Now, i’m not sure i have the courage to explain to you everything i saw that night inside the bath house. But, there were some things i saw that were pretty normal: a internet cafe with people checking their email, a tv lounge with “My Name is Earl” on, and a normal looking shower area with lockers. What i didn’t see was any sort of “bath” or large pool.

But, without exposing you to everything i saw, let me explain the general purpose of the club. The basic idea is it is a place for gay men to gather and either purposely–or more often it appeared randomly–meet other gay men and engage in sexual behavior together.

And let me tell you, i was relieved to get back to the lobby! While too much for this blog to convey, there was much to see that made me quite uncomfortable. In fact, I felt like i was holding my breath during the entire tour.

However, as we got back to the lobby, i understood much more fully why we were there. We weren’t there to hand out kits that could possibly be used. We were there because the kits we handed out that night were SURE to be used. The job was no longer optional, it was necessary.

That night we sat there handing out kits to everyone who came in. And roughly half of the people coming in accepted our gift. We even got three guys to agree to be tested for HIV by the King County Health Department doctor that was there with us (In just 20 minutes, each of them knew their status).

But, it was the drive home that i had to process everything that i had experienced. And for those of you who have asked, here is what i learned…

1) Stereotypes are dead. If there were any stereotypes of what it means to be gay, or beyond that gay and in a club like that, they are gone now. Guys from every walk of life came in the club that night. Old. Young. White. Black. Asian. Wealthy. Poor. None of it mattered. There were no guys in drag. It was people you walk among and live around all day long. Any attempt to label people or stereotype them never seemed more wrong.

2) Homosexuality wasn’t the biggest problem. If you really pressed me, i would have to admit that i believe that homosexuality is not God’s ideal. In one way, i hate to make that claim. Not because i don’t authentically believe it, but because so many are saying it without love. I say it this way because i believe it is a difficult issue and a deeply sensitive one. Not involving theories or abstracts, but involving real people with real loves, desires, dreams and ambitions.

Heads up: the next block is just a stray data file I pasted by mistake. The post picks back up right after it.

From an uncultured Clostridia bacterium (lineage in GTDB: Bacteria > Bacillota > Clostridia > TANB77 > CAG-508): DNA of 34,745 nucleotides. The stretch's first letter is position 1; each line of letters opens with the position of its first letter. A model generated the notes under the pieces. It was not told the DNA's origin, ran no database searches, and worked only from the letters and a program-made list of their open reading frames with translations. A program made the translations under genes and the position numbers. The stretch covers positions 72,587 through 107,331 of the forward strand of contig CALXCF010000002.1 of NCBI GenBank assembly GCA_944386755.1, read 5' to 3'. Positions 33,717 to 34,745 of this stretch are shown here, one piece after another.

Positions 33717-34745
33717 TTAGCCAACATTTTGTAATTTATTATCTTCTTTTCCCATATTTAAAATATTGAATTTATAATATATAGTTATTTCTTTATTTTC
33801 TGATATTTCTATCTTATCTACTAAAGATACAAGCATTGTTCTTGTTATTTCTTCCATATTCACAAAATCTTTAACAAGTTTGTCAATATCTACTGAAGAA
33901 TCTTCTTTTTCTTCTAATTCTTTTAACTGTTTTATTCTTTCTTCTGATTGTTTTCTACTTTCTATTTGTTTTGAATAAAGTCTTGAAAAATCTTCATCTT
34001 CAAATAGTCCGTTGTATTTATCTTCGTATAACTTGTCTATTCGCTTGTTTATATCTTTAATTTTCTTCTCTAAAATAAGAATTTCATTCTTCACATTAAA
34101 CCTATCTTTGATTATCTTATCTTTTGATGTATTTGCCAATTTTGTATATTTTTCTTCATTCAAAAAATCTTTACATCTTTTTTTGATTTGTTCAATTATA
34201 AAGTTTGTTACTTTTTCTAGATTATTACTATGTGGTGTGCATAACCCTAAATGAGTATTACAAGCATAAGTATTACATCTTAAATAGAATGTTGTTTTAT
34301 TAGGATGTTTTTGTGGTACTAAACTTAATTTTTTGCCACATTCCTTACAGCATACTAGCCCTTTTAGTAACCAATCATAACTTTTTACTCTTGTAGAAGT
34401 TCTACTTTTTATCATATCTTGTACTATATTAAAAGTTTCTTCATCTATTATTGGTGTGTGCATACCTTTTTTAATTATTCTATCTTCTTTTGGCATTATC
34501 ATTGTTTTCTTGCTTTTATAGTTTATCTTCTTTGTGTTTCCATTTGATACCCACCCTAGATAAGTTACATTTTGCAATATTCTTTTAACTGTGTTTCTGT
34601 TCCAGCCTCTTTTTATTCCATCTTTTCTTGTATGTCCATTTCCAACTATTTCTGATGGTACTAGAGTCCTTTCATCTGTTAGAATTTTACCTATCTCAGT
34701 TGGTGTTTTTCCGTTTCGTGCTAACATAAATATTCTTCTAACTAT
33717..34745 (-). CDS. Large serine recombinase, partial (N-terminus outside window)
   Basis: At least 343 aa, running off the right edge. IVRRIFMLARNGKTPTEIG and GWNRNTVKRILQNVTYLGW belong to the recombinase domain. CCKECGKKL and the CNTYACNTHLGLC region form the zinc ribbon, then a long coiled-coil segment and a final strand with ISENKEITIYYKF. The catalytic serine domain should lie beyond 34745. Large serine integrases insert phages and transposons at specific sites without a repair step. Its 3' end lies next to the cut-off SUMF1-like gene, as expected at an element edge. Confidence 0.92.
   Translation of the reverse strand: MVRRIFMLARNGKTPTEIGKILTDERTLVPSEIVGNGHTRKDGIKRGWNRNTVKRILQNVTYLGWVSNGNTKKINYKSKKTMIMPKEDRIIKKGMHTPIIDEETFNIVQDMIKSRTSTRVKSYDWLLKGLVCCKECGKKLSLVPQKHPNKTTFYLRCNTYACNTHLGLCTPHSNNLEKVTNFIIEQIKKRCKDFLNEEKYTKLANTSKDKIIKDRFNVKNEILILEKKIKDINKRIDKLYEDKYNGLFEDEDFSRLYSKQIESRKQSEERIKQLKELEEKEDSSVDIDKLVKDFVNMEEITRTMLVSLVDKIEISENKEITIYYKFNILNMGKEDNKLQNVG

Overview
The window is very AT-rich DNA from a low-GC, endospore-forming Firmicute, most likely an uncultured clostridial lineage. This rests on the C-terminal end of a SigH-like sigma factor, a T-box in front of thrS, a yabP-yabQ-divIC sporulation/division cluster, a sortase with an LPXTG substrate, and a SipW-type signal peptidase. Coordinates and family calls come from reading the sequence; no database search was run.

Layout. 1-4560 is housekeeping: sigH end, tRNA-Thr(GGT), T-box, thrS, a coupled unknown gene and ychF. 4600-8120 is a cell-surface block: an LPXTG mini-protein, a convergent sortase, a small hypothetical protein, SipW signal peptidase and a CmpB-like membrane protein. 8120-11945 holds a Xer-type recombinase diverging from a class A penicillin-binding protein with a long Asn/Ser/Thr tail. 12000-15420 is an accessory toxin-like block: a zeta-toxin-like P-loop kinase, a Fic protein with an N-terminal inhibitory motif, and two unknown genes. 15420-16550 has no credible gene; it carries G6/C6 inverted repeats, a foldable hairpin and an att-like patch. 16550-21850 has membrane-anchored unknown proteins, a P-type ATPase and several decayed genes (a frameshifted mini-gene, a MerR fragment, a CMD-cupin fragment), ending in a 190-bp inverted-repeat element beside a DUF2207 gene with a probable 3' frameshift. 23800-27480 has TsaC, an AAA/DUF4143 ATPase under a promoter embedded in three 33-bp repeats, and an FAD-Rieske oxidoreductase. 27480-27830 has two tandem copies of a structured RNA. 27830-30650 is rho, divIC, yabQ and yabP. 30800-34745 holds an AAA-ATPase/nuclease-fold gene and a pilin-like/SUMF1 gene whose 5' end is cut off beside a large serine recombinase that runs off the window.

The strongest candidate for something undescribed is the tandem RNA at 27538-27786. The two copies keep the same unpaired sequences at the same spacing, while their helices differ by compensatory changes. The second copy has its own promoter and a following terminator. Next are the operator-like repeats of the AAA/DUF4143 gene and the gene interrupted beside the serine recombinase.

However, that wasn’t the biggest issue in a club like this. It was, to be sure, a very dark place, but not because gay men gathered there. The darkness came from the intent of the club. The club exists in order for people to meet (randomly?) and have their pornography and sexual addictions fed. The bathhouse operates to encourage people to engage in highly promiscuous and dangerous sexual activity. Activities that destroy relationships, encourage isolationism, damage families and promote disease.

Had this been a heterosexual club, it would have been no less dark. And in this way, homosexuality wasn’t even the major issue.

And i suppose that leads to the most important thing i learned:

3) God calls me to love people that others (especially many Christians) consider worthless.

I suppose at one point, just before i walked in the door that night, i may have considered them worthless as well. I was afraid of them. I was judgmental of them. I had already labeled and categorized them.

But, something happened as i watched guy after guy enter the club that night. In a glance, I started to look into their eyes. Although really, very few were willing to actually look anyone directly in the eye for long. And what i saw was not sub-human. They were not worthless garbage to be discarded. The were not “lost causes” to given up on and condemned.

They were Imago Dei. They were the image of God. They were and are created in the very same image of God that i am created in. And beyond their oppression to a sexual addiction, they are still valuable and beautiful.

So, I asked Rick, “How many churches help out with this?” He said he couldn’t think of any. So i asked, “How many Christians do you know that help out here? And again he couldn’t think of any.

Hundreds of people, like slaves oppressed by evil, flock to the bathhouses each day. And not a single Christian, other than Rick is anywhere in sight? That just doesn’t sound like the Jesus i know. And let me be clear, i’m not primarily picking on other Christians here, i’m shocked most at my own un-Christlike absence.

Would Jesus go to the bath house? I don’t know. But, i know he went to the places that no one else thought a respected religious leader should go. He showed up to parties at tax collector’s houses. Hung out with notorious sinners and prostitutes. He even invited a hated tax collector to be among his elite few, 12 disciples (Matthew 9:9-13).

And so, i arrived that night thinking that the people in the club weren’t worth the piece of latex we were handing out. But, I discovered instead that Jesus lives there. He lives there in the form of my friend, Rick, who sees beyond their addiction to the divine imprint and beauty in each of them.

If you ask Rick why he’s there, he might simply tell you, “I’m a doctor. And there are sick people here.”

Ironically, Jesus said the same thing when questioned about why he hung around the condemned of his day, “Healthy people don’t need a doctor-sick people do. For i have come to call not those who think they are righteous, but those who know they are sinners.” (Matt. 9:12-13)

In that way, Jesus might more often be with Rick at the gay bath house, than with me in my house.